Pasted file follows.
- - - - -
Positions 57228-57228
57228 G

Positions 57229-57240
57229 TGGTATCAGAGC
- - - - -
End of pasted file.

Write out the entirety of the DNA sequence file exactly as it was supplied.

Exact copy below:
Positions 57228-57228
57228 G

Positions 57229-57240
57229 TGGTATCAGAGC